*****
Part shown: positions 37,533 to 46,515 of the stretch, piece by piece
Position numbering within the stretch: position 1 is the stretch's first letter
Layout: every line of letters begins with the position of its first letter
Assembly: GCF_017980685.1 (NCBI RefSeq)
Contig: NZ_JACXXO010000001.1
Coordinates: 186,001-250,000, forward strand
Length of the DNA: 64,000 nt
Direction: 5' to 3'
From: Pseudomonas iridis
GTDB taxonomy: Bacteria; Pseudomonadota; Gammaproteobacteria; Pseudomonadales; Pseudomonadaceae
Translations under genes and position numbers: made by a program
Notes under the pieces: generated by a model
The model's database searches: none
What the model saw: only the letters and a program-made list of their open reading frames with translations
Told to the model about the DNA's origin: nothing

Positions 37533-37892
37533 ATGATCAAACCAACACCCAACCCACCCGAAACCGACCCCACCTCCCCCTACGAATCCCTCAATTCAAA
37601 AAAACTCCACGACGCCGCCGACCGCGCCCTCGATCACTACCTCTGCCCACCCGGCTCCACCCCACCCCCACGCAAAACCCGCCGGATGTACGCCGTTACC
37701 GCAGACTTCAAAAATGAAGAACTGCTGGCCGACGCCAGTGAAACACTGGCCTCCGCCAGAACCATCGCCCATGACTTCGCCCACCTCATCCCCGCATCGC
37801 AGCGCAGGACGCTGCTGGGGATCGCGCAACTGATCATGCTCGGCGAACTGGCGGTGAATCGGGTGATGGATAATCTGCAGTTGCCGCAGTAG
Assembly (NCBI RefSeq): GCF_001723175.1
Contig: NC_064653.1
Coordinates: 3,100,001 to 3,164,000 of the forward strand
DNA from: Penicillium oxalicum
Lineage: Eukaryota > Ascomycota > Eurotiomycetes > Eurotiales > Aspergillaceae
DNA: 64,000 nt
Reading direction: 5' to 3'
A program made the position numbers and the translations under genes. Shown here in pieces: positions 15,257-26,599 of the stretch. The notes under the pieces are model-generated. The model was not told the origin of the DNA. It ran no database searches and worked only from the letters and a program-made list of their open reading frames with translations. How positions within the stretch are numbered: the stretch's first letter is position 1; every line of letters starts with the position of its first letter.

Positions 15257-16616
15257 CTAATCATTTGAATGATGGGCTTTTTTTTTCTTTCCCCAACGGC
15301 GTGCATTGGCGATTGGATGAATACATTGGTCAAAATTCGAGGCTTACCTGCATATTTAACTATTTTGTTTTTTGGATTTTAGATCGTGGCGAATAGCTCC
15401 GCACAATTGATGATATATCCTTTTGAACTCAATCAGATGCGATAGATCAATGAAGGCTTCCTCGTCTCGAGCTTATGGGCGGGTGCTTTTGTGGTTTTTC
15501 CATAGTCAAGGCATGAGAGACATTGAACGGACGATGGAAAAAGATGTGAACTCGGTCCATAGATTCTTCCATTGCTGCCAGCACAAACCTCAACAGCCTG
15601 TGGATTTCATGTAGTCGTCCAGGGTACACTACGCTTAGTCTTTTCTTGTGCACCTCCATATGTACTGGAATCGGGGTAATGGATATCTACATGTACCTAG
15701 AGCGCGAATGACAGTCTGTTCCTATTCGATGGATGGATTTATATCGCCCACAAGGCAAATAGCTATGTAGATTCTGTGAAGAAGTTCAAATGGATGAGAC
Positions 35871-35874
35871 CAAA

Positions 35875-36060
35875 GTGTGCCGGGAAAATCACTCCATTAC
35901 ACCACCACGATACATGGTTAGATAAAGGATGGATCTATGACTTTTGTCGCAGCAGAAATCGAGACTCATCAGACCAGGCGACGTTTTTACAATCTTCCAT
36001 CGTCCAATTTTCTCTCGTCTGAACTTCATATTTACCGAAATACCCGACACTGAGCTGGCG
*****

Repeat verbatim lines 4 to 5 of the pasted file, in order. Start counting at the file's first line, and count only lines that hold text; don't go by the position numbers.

Assembly: GCF_017980685.1 (NCBI RefSeq)
Contig: NZ_JACXXO010000001.1